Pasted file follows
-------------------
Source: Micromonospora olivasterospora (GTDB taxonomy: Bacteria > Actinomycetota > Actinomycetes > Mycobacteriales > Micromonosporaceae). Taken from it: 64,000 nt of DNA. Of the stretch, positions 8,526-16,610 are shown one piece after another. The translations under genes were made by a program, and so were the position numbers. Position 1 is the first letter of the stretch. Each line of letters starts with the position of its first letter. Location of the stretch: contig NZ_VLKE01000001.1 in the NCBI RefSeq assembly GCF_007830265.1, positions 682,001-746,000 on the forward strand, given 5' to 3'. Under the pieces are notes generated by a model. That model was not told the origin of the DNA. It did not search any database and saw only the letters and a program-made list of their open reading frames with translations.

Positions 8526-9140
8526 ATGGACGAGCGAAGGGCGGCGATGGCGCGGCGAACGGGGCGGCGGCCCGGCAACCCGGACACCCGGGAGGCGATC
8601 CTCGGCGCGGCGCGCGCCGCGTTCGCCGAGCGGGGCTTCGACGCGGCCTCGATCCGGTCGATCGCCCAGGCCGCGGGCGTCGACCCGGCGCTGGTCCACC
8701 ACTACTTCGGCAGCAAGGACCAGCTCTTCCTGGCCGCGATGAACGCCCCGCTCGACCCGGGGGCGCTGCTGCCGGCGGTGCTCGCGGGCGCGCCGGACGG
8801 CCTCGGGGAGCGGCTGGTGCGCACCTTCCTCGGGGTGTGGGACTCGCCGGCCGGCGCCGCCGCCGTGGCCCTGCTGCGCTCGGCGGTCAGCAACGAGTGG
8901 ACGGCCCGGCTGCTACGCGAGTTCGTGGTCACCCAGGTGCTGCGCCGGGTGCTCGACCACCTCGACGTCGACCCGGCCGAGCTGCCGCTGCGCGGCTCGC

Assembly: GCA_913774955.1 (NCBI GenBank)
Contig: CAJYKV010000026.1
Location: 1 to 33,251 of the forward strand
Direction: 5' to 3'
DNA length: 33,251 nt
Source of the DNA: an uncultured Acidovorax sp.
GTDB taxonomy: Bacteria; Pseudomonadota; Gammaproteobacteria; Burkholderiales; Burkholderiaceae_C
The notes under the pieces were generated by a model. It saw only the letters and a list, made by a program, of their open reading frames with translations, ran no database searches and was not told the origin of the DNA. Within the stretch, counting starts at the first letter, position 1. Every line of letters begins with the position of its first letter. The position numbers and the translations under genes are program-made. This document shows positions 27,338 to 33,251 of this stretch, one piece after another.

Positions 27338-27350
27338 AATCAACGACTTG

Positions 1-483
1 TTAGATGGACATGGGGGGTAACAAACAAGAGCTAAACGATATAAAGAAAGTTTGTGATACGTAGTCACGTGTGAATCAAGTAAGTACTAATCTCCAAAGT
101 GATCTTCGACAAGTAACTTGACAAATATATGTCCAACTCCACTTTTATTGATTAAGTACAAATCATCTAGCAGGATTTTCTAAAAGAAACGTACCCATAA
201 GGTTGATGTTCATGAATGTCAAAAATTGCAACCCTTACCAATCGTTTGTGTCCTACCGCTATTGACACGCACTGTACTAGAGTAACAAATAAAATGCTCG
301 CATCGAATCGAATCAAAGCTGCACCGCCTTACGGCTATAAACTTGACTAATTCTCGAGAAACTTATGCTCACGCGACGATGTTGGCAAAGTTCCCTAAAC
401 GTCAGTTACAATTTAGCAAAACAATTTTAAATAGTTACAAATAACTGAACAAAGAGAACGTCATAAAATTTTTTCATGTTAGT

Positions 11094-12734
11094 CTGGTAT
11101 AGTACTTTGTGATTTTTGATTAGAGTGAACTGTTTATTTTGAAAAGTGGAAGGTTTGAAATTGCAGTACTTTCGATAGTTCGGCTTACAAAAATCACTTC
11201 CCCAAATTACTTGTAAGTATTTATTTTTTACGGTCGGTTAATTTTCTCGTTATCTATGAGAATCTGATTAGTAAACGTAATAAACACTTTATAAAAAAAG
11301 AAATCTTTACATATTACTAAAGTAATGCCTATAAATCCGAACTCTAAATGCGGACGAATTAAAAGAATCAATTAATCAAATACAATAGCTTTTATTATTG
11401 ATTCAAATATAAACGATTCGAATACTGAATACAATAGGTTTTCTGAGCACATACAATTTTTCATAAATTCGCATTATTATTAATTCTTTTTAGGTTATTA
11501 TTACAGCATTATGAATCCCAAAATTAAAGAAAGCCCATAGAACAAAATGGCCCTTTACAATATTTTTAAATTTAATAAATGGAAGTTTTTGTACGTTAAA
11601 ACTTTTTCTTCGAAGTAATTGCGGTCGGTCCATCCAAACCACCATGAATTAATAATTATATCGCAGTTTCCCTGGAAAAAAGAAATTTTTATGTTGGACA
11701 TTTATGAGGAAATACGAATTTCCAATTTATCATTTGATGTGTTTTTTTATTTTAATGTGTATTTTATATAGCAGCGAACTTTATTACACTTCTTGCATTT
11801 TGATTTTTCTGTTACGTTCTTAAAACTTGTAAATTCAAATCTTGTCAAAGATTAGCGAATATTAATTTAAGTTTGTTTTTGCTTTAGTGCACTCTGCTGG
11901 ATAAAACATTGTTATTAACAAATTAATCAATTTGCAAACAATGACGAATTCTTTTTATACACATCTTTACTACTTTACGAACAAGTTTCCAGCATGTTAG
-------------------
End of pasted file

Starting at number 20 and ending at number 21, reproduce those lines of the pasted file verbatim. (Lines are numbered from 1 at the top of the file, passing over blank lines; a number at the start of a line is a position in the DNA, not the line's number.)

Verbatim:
101 GATCTTCGACAAGTAACTTGACAAATATATGTCCAACTCCACTTTTATTGATTAAGTACAAATCATCTAGCAGGATTTTCTAAAAGAAACGTACCCATAA
201 GGTTGATGTTCATGAATGTCAAAAATTGCAACCCTTACCAATCGTTTGTGTCCTACCGCTATTGACACGCACTGTACTAGAGTAACAAATAAAATGCTCG